Leaders of the rebel group M23 (Reuters)

Rebel fighters in eastern Democratic Republic of Congo, known as M23, have been fighting the Congolese government since April 2012, claiming that Congolese President Joseph Kabilia failed to live up to a 2009 peace deal. In this backgrounder, we analyze M23 and the history of the conflict.

M23, renamed “Congolese Revolutionary Army,” is a rebel movement comprised mainly of Congolese Tutsis, who formerly comprised the Congrès National pour la Défense du People (CNDP).

M23 formed from defectors from the Congolese army in late March/early April 2012 amid pressure on the government to arrest it’s alleged leader, General Bosco Ntaganda, who is wanted by the International Criminal Court on charges of war crimes and crimes against humanity. Fighting with the Congolese army ensued with grave humanitarian consequences on civilians in eastern Democratic Republic of Congo (DRC).

The United Nations Security Council’s Group of Experts said in a confidential report that Rwanda and Uganda—despite their strong denials—continued to support M23 rebels. Support takes the form of arms, heavy artillery, military supplies and new recruits.

The March 23 Agreement

The name M23 refers to the March 23, 2009 peace agreement signed by President Joseph Kabila and the CNDP.  The CNDP was established in December 2006, and its armed wing was officially integrated into the national army. Rebels claim to be fighting because the government has not lived up the terms of the agreement.

Bosco Ntaganda, nicknamed the Terminator, was appointed as general. Throughout their military advances, M23 rebels have called for talks with President Kabila, stating that their aim is for the terms of the peace agreement to be respected.  The Congolese government refuses to negotiate with rebels.

M23 Leadership and Capacity

According to M23’s official website, Bishop Jean-Marie Runiga Lugerero is the president of the movement while General Sultani  Makenga serves as its military leader. Despite denials from M23, analysts believe that former CNDP leadership Bosco Ntaganda and Laurent Nkunda remain influential. The UN High Commissioner for Human Rights, Navi Pillay, noted on June 19 that the M23 leadership figure among the worst perpetrators of human rights violations in DRC. M23 is now thought to comprise around 1,200 to 6,000 fighters.

Humanitarian Cost

The insecurity caused by fighting between the Congolese army and the M23 ongoing since April has prompted a humanitarian crisis.  As of November 2012, there are 2.4 million internally displaced persons and 460,000 refugees in neighboring countries.

The United Nations has reported human rights violations committed by both sides of the conflict, including sexual violence and looting. M23 has also reportedly recruited children into armed conflict. Human Rights Watch has reported that M23 rebels have committed widespread war crimes, including summary execution of child soldiers attempting to escape.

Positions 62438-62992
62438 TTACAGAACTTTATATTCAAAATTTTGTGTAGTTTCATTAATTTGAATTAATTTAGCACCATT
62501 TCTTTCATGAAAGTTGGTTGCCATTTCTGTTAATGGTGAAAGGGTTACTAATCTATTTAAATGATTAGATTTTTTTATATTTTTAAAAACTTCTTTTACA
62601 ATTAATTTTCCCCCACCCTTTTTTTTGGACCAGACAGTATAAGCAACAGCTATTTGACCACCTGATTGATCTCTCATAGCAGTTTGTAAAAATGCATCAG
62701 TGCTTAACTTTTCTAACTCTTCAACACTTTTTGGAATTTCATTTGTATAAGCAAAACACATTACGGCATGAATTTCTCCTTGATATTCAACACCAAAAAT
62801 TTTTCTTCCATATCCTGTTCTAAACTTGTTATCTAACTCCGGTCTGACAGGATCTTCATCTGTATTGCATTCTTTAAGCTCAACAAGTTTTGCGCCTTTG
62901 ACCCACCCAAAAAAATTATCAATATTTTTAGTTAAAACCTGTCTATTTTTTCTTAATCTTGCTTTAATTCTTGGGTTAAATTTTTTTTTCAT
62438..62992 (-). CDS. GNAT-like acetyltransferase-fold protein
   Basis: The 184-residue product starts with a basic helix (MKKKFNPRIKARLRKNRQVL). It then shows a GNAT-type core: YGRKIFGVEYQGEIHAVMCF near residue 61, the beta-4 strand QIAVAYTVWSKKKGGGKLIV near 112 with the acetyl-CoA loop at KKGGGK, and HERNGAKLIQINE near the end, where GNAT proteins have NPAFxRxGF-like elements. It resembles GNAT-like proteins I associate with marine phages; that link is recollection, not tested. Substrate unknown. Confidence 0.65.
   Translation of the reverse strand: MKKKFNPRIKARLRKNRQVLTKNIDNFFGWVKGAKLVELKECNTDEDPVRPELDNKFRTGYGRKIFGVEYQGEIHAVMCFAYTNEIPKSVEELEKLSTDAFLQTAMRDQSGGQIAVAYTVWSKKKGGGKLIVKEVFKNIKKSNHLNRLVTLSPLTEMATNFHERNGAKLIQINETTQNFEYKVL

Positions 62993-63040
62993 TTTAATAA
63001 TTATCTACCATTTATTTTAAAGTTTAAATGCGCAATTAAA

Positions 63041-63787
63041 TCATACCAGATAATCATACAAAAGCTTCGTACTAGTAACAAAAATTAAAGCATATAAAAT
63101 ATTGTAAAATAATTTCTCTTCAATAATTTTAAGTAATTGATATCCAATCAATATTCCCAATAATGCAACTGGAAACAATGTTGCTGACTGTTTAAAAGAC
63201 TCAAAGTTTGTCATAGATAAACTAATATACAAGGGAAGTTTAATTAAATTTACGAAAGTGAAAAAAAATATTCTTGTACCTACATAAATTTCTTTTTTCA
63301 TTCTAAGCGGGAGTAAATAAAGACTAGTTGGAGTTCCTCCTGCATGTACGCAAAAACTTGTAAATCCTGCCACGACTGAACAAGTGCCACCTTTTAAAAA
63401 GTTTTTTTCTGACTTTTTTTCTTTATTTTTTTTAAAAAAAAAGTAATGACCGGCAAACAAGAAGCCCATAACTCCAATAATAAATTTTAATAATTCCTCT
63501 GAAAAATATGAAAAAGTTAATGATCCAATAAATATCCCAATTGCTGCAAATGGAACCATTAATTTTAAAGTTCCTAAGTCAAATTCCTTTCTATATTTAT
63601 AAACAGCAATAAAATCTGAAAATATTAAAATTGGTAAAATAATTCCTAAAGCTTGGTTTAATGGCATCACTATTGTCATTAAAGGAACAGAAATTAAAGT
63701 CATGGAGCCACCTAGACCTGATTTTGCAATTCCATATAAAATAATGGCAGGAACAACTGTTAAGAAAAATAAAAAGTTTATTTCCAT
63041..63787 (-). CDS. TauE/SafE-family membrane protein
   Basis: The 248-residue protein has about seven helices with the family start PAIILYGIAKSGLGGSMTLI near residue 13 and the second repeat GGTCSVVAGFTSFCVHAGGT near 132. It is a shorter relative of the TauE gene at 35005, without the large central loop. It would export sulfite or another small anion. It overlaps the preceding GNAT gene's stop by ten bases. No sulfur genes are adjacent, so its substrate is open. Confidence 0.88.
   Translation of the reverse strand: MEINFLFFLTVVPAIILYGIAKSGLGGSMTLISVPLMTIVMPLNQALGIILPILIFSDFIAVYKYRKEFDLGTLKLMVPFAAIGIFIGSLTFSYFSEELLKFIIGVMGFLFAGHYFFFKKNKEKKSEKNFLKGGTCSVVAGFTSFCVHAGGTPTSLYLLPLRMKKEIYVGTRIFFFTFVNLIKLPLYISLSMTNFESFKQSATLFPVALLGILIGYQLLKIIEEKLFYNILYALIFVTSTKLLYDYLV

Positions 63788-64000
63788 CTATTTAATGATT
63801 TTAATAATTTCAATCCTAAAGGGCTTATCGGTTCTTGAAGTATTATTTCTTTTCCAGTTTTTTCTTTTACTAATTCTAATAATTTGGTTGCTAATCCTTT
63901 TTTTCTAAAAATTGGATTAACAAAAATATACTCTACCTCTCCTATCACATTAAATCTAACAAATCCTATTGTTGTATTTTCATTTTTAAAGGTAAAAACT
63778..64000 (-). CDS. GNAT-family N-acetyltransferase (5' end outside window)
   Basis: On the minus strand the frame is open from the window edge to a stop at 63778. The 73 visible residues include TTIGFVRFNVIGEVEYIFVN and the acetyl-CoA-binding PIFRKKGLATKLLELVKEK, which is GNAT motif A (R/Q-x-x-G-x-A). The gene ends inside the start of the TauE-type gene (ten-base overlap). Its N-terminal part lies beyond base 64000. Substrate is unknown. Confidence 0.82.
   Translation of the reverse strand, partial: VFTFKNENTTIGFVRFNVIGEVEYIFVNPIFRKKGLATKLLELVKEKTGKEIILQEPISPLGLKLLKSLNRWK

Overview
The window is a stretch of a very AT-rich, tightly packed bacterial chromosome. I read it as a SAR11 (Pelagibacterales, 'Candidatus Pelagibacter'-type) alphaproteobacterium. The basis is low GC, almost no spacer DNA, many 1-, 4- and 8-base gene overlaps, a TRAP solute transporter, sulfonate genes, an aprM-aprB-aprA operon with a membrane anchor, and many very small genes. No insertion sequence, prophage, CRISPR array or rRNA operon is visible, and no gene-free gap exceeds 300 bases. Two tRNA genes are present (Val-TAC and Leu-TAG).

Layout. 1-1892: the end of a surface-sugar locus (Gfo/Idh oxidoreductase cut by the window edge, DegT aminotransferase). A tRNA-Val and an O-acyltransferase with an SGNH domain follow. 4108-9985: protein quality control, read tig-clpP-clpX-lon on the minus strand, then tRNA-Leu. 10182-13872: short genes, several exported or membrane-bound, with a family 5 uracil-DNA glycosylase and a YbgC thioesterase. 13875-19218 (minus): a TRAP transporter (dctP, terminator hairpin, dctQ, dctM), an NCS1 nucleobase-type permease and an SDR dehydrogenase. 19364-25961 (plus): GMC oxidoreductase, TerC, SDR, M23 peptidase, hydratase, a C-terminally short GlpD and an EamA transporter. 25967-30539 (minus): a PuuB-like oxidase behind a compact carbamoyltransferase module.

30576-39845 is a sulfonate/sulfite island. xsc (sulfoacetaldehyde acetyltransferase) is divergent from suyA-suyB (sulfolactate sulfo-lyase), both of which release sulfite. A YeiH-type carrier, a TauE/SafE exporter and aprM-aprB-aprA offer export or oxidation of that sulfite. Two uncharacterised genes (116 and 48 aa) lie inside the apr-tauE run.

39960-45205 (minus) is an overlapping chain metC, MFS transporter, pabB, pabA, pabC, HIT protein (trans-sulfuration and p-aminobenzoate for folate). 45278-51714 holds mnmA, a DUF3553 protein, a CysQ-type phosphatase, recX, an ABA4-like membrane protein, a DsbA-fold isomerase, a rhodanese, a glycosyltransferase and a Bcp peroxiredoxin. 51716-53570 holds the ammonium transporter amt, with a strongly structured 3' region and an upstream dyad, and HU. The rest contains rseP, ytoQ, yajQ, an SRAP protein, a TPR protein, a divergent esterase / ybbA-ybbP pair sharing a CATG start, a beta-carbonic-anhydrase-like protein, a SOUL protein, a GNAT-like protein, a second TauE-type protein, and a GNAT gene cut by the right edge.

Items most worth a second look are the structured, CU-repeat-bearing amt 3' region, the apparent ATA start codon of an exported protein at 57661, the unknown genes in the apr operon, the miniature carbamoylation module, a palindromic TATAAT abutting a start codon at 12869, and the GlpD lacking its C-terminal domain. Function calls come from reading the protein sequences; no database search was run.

Timeline of M23 Rebellion

April 1: Close to 300 soldiers from the former rebel group, CNDP, desert the Congolese army, spreading panic in the North Kivu eastern province of the DRC.

April 11: President Joseph Kabila reportedly calls for the arrest of Bosco Ntaganda. Clashes persist throughout the month between the M23 and the Congolese army, displacing thousands.

May 14: Security Council condemns in the strongest terms the attacks on United Nations Organization Stabilization Mission in the DRC (MONUSCO) peacekeepers in Bunyakiri, South Kivu.

May 29: UNHCR reports over 40,000 people have been displaced and MONUSCO notes there were at least 98 killed in the fighting in the Kivu region.

June 4: Human Rights Watch reports that Rwandan officials are supplying Ntaganda with troops and weapons. The European Union releases a statement acknowledging external support is being given to M23.

June 15: UN Security Council condemns the M23 mutiny and the killing and abuse of civilians, mostly women and children, by armed groups, including the Democratic Forces for the Liberation of Rwanda (FDLR). The Council urges the full investigation of credible reports of outside support to the M23.

June 27: The Group of Experts on the DRC submits an addendum to the Interim Report accusing Rwandan officials of supplying direct military support including arms, munitions and military intelligence, to the M23, in violation of the standing arms embargo against the DRC.

June 30: The UN Stabilization Mission in the DRC (MONUSCO) extends its mandate for another year, reaffirming its commitment to civilian protection and making security sector reform a priority.

July 6: M23 captures the town of Bunagana near the border with Uganda. Some 600 DRC troops flee across the border and take refuge in Uganda. M23 issues a statement calling for peaces talks with the government.

July 8: Rebels capture Rutshuru, a town located just 70 kilometers north of North Kivu’s capital Goma.

July 11: M23 threatens to march on the capital city Goma if attacks against Rwandophone civilians do not cease.

July 15: Presidents of the DRC and Rwanda met at the AU Summit and agree to work with the AU to establish a neutral international force that will patrol the border and dismantle the FDLR and M23.

July 16: UN Security Council issues a press statement condemning all outside support for any armed groups in the DRC and demands that all forms of military support to cease.

July 20: M23 rebels and government forces trade heavy weapons fire around two eastern villages forcing some 260,000 people to flee their homes. UN peacekeepers clash with rebels in support of government troops and reinforced positions around Goma.

July 22: The United States cuts $200,000 in military aid to Kigali via the Consolidated Appropriations Act of 2012 marking a significant policy shift in a bid to pressure the Rwandan government to cease its backing of M23.